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258-room hotel plans to be presented at Planning Commission meeting November 18
By Andrea Papagianis
A month after the public comment period regarding the 258-room Doheny Hotel proposal ended, the developer held the first of what he called many public presentations Wednesday morning at a Monarch Beach Sunrise Rotary Club meeting.
The proposal lays out plans for a two- to five-story hotel on 1.5 acres across three contiguous lots at the corner of Dana Point Harbor Drive and Pacific Coast Highway. The site currently houses a Jack in the Box, a vacant liquor store and the 46-room Dana Point Harbor Inn, all of which would be demolished. Plans for the hotel include conference rooms, restaurants, rooftop amenities like a pool and bar and an underground parking structure with about 275 spaces.
Michael Draz, CEO of the development firm Beverly Hills Hospitality Group, started acquiring the land in 2006. Draz was on hand for the meeting and said he planned to hold similar presentations with other local groups to address concerns raised by residents, including parking, traffic and aesthetics.
The proposal was introduced in 2011 and after a public scoping meeting and numerous responses raised issue with the plan, the city determined an environmental-impact report was necessary. The draft report was released earlier this summer for public review.
In response to concerns, the developer is proposing adding a right-turn-only lane from eastbound PCH to Dana Point Harbor Drive, where the hotel’s entrance will be, and widening the roadway at Park Lantern to allow for U-turns, said Coralee Newman, with Government Solutions Inc., the developer’s communications consultant who gave the presentation.
To move forward as planned, the developer would need a variance for the city’s height limit of 35 feet, said Ursula Luna-Reynosa, the city’s community development director. The proposed hotel varies in height from two stories to five, with its highest point standing at 60.5 feet tall.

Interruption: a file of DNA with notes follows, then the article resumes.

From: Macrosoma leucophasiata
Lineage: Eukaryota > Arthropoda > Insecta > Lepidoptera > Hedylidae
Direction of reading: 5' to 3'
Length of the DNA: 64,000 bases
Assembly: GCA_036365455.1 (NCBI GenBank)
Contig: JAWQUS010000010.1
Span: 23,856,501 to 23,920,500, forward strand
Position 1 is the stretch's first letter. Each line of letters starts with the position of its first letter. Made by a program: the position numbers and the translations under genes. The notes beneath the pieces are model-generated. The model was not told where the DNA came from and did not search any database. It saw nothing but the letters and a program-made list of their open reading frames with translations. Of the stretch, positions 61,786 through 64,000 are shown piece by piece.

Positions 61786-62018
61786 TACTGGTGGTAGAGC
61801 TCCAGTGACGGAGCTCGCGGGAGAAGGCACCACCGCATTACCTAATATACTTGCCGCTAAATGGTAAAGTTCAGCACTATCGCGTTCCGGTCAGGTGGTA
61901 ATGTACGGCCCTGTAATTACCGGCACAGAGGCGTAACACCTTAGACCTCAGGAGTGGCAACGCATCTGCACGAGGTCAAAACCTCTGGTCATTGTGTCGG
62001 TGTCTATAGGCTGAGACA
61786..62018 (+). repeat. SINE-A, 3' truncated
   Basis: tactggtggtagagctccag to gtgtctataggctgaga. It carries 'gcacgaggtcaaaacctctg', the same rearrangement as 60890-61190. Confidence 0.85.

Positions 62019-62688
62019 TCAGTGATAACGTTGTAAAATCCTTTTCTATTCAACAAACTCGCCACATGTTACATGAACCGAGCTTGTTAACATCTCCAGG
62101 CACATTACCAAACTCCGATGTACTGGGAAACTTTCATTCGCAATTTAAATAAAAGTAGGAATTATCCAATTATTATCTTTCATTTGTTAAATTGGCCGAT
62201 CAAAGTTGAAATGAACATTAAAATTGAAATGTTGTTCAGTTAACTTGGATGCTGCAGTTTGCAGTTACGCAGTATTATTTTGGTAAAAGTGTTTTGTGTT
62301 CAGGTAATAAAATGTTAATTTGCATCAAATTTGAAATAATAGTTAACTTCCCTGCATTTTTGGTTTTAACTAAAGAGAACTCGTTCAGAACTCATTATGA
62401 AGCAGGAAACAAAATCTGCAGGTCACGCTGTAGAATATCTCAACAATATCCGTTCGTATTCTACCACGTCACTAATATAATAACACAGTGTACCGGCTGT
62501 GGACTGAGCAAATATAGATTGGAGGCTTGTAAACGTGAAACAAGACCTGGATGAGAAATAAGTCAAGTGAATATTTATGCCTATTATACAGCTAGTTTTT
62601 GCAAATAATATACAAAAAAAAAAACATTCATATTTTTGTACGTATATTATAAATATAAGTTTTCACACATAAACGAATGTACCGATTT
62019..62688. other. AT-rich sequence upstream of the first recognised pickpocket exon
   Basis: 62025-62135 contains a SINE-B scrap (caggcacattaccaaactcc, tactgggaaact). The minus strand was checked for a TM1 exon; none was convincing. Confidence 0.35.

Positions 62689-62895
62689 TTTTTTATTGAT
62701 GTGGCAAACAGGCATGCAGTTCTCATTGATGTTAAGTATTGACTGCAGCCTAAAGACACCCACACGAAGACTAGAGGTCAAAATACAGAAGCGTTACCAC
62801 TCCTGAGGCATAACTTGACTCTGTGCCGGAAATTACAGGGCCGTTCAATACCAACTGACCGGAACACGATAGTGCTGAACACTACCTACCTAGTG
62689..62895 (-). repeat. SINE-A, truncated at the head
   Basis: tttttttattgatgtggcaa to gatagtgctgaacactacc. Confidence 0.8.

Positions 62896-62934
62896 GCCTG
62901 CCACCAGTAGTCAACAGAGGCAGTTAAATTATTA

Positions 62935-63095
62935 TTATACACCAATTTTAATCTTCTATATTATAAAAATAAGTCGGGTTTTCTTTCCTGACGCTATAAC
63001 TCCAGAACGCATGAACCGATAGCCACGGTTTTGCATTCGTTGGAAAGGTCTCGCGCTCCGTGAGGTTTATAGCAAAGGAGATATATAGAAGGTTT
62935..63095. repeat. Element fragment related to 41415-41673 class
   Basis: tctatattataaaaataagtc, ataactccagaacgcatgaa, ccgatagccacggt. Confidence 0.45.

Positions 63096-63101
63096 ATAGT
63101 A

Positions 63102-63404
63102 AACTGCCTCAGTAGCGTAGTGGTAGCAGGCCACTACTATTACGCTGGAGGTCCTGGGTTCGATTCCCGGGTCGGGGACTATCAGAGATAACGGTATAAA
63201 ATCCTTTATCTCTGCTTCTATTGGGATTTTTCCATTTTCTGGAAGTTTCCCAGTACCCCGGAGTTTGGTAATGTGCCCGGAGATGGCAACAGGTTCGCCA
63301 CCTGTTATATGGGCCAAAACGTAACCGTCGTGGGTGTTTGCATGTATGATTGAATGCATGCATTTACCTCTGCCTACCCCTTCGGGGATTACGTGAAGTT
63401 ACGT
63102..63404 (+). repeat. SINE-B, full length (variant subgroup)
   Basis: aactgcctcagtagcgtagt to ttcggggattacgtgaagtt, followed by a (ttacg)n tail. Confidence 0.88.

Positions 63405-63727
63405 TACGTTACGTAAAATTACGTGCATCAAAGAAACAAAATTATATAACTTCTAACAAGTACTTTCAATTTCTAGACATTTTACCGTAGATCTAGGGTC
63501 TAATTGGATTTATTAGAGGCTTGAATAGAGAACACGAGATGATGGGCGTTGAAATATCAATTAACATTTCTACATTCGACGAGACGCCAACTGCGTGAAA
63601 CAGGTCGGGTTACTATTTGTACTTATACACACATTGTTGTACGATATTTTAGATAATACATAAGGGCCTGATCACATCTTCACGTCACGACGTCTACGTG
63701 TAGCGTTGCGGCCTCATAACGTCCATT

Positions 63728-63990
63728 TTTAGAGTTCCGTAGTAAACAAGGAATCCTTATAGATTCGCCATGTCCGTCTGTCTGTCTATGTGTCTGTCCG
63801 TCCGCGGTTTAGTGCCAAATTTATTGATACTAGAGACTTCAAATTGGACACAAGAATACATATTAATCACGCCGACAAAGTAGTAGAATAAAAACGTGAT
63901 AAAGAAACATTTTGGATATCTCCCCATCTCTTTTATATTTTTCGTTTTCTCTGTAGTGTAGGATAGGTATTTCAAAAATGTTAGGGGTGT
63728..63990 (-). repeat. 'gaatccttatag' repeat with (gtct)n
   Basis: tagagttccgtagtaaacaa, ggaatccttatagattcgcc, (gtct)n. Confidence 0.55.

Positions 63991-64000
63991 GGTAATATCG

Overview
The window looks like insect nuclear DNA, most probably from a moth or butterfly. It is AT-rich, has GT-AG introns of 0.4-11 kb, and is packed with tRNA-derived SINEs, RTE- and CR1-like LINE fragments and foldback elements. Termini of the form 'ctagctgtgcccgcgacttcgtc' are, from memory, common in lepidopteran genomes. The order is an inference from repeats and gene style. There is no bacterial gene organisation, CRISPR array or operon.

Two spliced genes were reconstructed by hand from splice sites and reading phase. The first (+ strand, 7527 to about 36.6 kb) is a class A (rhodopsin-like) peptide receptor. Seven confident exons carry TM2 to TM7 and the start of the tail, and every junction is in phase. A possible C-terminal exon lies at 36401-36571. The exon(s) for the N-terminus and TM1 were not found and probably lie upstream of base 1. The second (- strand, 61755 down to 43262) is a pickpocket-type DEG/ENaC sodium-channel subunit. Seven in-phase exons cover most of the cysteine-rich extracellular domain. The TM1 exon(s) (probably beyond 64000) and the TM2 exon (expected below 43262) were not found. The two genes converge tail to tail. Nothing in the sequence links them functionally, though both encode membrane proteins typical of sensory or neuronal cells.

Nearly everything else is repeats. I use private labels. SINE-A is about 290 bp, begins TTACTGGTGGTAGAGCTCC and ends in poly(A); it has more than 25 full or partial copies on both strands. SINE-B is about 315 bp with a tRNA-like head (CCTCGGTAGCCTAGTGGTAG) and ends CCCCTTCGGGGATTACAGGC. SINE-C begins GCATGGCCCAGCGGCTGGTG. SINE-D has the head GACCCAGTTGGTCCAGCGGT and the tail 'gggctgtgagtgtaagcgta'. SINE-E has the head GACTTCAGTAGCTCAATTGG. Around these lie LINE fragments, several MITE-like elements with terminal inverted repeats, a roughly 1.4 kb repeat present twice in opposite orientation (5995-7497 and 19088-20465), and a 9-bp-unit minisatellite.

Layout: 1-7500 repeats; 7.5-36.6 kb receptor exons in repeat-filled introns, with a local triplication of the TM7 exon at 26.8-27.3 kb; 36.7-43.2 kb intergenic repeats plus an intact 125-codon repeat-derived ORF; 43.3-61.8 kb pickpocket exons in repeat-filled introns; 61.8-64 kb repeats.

The EIR reflects a height of 86.5 feet, but did not account for the site’s elevation, Luna-Reynosa said. Staff is correcting the document, but not recirculating it she said, because the impact is being lessened as opposed to increased.
Newman said without a height variance approval, room numbers and amenities would be cut, meaning the hotel could not qualify for its four-star status goal. Newman said major hotel chains, like the Hyatt Hotels Corporation, have expressed interest in the property.
According to Newman and Draz, starting room rates at the hotel would be about $250 with a three to four percent rate increase each year thereafter. The hotel is expected to add an additional $1.5 million to the city’s revenues from transient occupancy taxes, a 10 percent tax placed on short-term rentals like hotels, motels, campsites, and come January, on vacation rentals of less than 30 days.
The preliminary report along with public comments and responses from the city will be included in a final analysis and presented to the Planning Commission on Monday, November 18, Luna-Reynosa said. The presentation will act as an information session, no vote will be taken. At the meeting, both the developer and public will be given time to address the commission.
A public hearing will follow on December 9. Planning Commission meetings at held at City Hall, Council Chambers, located at 33282 Golden Lantern. Meetings begin at 6 p.m.